RBA, or Risk-Based Authentication decisions, were also added to the protocol. They benefited both merchants and issuers by allowing the perceived risk of a transaction to be used as a basis to challenge the cardholder to authenticate their identity, reducing the probability of fraud. The decision to challenge is determined based on data fed through the 3DS 2.0 protocol, where transactions deemed to be low-risk pass through a so-called frictionless flow with passive authentication, resulting in a smooth customer journey.
Mobile users are the primary target audience of 3DS 2.0, as it was designed to operate on such devices as a native in-app payment system. The system also supports such mobile-based authentication methods as biometrics, eliminating the need for passwords and many other identity verification methods. Such security layers make 3DS 2.0 supporting applications more resilient to hacking, fraud, and personal credential compromise.
The combination of benefits given by 3DS 2.0 results in fewer payment disruptions, a smoother payment process, adds smart fraud detection mechanisms and allows for native integration into both web and mobile applications at virtually no charge to issuers.
Means of Implementation
For SCA requirements to be fulfilled, merchants applying 3DS 2.0 have to request their customers to provide two out of three forms of identification – something they know, something they have, and something they are.
The first can be a password, PIN code, or personal fact that was included as a secret question during account setup. The second usually involves a mobile device that can receive an SMS verification code or an email account. The third can be anything from a fingerprint, face recognition features to voice or retinal patterns, an integral identity part.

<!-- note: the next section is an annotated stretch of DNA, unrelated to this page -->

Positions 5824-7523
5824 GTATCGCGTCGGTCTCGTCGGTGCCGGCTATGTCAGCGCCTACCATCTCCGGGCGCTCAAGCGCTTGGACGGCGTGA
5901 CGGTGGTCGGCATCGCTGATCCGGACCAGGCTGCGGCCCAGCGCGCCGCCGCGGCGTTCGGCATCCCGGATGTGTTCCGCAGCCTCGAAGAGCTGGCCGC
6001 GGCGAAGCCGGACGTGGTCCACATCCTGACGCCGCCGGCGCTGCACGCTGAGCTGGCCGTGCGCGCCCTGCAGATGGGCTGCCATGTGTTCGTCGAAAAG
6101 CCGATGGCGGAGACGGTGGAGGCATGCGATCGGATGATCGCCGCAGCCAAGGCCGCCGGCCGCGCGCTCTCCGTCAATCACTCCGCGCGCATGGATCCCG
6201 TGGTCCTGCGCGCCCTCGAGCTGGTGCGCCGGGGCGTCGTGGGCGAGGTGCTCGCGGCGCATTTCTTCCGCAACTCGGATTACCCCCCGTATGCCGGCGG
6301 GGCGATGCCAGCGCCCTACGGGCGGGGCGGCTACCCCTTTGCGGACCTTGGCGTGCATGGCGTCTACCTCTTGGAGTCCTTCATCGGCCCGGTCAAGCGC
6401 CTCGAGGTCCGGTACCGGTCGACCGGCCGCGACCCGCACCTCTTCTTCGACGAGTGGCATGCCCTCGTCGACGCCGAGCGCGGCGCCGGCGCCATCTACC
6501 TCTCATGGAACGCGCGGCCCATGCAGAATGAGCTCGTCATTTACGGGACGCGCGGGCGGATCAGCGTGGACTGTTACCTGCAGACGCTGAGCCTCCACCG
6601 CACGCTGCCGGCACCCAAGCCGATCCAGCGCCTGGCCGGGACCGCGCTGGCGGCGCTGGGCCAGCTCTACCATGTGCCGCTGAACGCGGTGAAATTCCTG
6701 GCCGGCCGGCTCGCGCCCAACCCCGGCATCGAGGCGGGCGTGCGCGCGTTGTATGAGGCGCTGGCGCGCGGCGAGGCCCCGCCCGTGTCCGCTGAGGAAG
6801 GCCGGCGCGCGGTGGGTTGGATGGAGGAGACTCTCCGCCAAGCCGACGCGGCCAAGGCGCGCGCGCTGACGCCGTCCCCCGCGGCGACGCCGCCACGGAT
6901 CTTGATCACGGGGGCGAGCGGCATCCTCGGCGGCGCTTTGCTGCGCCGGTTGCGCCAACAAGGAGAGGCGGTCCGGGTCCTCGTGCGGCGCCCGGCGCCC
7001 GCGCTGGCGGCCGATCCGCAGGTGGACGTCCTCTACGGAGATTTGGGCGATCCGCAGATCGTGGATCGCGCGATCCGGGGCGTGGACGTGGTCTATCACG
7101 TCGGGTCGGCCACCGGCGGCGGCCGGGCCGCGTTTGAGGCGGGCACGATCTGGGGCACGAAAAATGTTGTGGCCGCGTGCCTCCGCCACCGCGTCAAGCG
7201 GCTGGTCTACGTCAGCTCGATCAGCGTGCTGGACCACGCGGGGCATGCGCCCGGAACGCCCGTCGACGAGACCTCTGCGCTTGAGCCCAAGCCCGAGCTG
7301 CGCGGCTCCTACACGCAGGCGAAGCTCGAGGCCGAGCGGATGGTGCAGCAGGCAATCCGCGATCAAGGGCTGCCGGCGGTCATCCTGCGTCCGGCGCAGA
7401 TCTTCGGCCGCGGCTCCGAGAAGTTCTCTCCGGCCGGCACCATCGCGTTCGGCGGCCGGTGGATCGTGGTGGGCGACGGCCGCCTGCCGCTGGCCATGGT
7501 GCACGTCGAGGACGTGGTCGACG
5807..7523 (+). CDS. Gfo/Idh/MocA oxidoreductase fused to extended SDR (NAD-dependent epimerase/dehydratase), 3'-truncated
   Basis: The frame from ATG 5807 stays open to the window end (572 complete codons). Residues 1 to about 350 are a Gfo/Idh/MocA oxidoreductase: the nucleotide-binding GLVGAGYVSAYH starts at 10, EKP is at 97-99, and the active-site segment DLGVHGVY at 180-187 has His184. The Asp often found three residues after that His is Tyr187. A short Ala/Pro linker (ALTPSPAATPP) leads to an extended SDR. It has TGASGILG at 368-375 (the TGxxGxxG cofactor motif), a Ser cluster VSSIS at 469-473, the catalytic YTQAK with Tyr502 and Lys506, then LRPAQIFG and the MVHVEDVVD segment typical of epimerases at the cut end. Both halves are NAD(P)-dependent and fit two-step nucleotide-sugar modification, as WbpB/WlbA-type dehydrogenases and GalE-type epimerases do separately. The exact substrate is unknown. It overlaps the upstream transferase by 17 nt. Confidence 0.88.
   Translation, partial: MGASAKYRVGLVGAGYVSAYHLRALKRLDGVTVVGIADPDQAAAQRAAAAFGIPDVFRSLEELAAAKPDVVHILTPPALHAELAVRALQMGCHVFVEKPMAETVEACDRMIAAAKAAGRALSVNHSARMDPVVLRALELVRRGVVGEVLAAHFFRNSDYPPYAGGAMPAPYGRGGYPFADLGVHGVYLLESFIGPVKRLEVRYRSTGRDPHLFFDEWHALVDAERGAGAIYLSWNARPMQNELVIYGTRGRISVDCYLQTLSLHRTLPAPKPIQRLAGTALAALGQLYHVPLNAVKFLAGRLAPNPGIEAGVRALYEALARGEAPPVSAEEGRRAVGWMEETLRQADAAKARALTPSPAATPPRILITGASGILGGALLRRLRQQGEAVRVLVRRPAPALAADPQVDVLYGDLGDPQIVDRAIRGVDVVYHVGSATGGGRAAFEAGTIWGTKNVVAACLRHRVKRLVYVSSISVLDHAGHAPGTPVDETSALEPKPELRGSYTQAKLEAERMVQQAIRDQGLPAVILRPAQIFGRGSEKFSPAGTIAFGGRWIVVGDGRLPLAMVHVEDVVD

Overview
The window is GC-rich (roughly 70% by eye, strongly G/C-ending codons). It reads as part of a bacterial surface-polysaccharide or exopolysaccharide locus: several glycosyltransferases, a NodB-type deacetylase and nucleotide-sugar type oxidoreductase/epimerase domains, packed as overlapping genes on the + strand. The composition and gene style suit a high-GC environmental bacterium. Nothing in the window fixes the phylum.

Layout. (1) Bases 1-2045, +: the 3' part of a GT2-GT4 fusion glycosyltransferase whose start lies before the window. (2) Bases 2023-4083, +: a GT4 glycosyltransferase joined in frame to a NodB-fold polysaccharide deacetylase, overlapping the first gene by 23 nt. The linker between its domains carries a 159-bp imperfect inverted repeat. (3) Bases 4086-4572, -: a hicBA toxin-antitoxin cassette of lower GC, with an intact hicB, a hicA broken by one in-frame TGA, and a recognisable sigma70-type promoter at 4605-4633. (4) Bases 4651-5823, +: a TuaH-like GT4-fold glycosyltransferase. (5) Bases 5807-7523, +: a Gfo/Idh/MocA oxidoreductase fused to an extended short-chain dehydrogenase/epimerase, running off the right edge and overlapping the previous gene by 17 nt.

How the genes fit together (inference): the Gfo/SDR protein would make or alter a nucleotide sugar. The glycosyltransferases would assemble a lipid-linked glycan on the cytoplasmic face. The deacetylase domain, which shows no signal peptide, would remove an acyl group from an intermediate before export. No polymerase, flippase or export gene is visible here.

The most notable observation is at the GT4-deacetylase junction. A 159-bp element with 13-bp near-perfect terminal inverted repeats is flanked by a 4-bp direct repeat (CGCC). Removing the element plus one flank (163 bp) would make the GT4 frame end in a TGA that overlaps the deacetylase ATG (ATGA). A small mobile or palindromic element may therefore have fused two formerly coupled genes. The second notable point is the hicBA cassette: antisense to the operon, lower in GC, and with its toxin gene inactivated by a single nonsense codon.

Thus, fraud is virtually eliminated from the payment process, as users will have to provide verifiable and credible personal information. From a statistical and probabilistic point of view, it is implausible that a fraudster would go through the trouble or have the physical ability to acquire any two of the aforementioned personal verification factors to pass a transaction.
Still, researchers stated that in 2021 cyber-criminals have not given up their efforts at bypassing 3DS protocol security layers and have increasingly resorted to phishing attacks. By applying sophisticated social engineering and preying on weaker or more vulnerable representatives of society, the attackers are trying to access personal credentials and circumvent the security imposed by 3DS.
Nevertheless, Gemini experts state that 3DS 2.0 is more resistant to fraud, and the many data elements it transmits are sufficient to prevent or detect fraudulent transactions.
Though much more secure, 3DS 2.0 faces some challenges, the first of which is customer education. Many shoppers are unaware of the new requirements and are unwilling to read the fine print in the information sections on the websites they visit. All customers actually perceive is the addition of another cumbersome step in the payment process that many will find annoying, bothersome, or simply suspicious. A survey conducted by Netcetera states that over 30% of users have close to no understanding of what PSD2, 3DS, and Strong Customer Authentication requirements are.
The Secretary-General of Ecommerce Europe has stated that the adoption of 3DS 2.0 across the EU will likely result in higher cliff-edges. Both merchants and issuers will face a new set of challenges, including enrollment difficulties and availability, usability issues, and others.
Despite the shortcomings, the implementation of 3DS 2.0 adds more benefits in the long run, as it is tailored for the growing adoption of mobile and wearable devices as an instrument for making payments. Should merchants focus on educating users and highlighting the benefits of secure, seamless payments, the adoption issues can be overcome and reversed.